History Horrible / Theater

1st Jan '17 8:16:32 PM Willbyr
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16th Nov '16 4:39:03 AM Gimere
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Theater is a hard art form to pull off. If done well, it comes off as enjoyable and masterfully done. Then there's the examples which wouldn't meet the standards of the least competent high schools, and are of such bad quality that you'd think they were made by the main characters of ''Film/TheProducers'' as an intentional flop to cash in on a money-making scheme.

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Theater is a hard art form to pull off. If done well, it comes off as enjoyable and masterfully done. Then there's the examples which wouldn't meet the standards of the least competent high schools, and are of such bad quality that you'd think they were made by the main characters of ''Film/TheProducers'' had created them as an [[SpringtimeForHitler intentional flop flops to cash in on a money-making scheme.
schemes]].
22nd Oct '16 9:53:28 AM dsneybuf
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* The first version of ''Theatre/SpiderManTurnOffTheDark''. The second version of the show opened to a lukewarm reception in mid-2011 and fits on the [[SoBadItsGood other end of the spectrum]]. The original version, which went into previews in the fall of 2010, suffered from severe bouts of AdaptationDisplacement and CriticalResearchFailure, glacial pacing, craptacular music, and terrifyingly wooden acting. It also had a most cringeworthy example of a Greek chorus: a "geek chorus" of teenagers writing a comic book. Audiences routinely condemned it and it didn't fare much better with critics who chose not to wait for the constantly postponed official opening and instead reviewed it during this preview period. The majority of the previews also had massive technical issues (one incident caught on video involved Spider Man's wire harness breaking and the performer falling a considerable height). Director Julie Taymor was fired and songwriters Bono & The Edge threatened to disown it unless it was retooled considerably. The result was much better received by audiences. Critics still hated it, but not as much, and it garnered a small fanbase before closing in January 2014.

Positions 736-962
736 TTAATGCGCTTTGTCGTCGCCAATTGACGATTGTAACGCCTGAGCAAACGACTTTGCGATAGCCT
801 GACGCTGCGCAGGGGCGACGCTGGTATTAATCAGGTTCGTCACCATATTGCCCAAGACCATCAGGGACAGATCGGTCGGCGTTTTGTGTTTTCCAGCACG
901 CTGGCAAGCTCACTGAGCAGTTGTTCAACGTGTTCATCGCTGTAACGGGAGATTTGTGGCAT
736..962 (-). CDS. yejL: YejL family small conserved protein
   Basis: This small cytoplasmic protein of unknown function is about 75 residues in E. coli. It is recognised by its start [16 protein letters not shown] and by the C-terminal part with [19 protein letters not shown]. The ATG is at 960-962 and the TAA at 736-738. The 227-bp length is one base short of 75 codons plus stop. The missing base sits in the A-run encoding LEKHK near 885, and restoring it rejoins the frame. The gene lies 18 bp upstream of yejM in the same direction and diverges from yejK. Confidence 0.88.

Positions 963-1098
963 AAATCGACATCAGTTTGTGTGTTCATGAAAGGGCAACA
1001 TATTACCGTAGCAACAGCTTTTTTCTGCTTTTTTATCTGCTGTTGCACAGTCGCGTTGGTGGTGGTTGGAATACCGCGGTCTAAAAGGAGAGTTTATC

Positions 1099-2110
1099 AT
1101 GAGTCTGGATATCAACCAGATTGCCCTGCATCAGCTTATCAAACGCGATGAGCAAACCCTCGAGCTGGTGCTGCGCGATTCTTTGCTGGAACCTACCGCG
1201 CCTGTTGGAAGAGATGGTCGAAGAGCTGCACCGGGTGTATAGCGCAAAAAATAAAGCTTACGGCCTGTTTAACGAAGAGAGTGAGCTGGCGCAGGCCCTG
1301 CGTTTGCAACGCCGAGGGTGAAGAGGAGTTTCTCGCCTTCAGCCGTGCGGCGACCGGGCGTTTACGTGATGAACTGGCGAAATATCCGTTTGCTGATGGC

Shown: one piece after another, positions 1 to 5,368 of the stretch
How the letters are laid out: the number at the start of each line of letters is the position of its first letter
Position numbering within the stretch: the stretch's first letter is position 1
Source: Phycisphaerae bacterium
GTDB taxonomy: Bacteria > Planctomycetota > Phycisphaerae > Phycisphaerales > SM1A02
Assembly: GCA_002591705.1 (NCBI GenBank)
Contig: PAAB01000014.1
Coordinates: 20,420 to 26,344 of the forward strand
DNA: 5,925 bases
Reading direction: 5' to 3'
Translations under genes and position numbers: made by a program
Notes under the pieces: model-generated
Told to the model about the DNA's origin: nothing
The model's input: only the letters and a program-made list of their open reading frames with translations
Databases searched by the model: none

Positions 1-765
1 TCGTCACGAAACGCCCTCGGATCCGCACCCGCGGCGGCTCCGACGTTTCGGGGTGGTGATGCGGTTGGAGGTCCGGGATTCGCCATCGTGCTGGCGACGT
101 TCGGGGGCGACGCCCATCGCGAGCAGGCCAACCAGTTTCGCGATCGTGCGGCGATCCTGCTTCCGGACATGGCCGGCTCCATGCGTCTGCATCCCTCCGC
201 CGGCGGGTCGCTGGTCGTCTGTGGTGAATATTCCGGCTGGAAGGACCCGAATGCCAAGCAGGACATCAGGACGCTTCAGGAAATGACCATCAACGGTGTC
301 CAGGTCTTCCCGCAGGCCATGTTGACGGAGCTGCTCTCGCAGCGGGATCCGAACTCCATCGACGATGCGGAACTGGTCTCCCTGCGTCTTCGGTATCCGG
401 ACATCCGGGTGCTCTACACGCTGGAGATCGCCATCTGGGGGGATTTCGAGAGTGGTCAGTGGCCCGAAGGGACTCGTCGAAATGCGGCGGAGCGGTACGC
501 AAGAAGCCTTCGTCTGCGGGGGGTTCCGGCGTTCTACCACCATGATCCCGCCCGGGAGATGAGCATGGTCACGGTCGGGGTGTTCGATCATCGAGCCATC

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* The first version of ''Theatre/SpiderManTurnOffTheDark''. The second version of the show opened to a lukewarm reception in mid-2011 and fits on the [[SoBadItsGood other end of the spectrum]]. The original version, which went into previews in the fall of 2010, suffered from severe bouts of AdaptationDisplacement AdaptationDecay and CriticalResearchFailure, glacial pacing, craptacular music, and terrifyingly wooden acting. It also had a most cringeworthy example of a Greek chorus: a "geek chorus" of teenagers writing a comic book. Audiences routinely condemned it and it didn't fare much better with critics who chose not to wait for the constantly postponed official opening and instead reviewed it during this preview period. The majority of the previews also had massive technical issues (one incident caught on video involved Spider Man's wire harness breaking and the performer falling a considerable height). Director Julie Taymor was fired and songwriters Bono & The Edge threatened to disown it unless it was retooled considerably. The result was much better received by audiences. Critics still hated it, but not as much, and it garnered a small fanbase before closing in January 2014.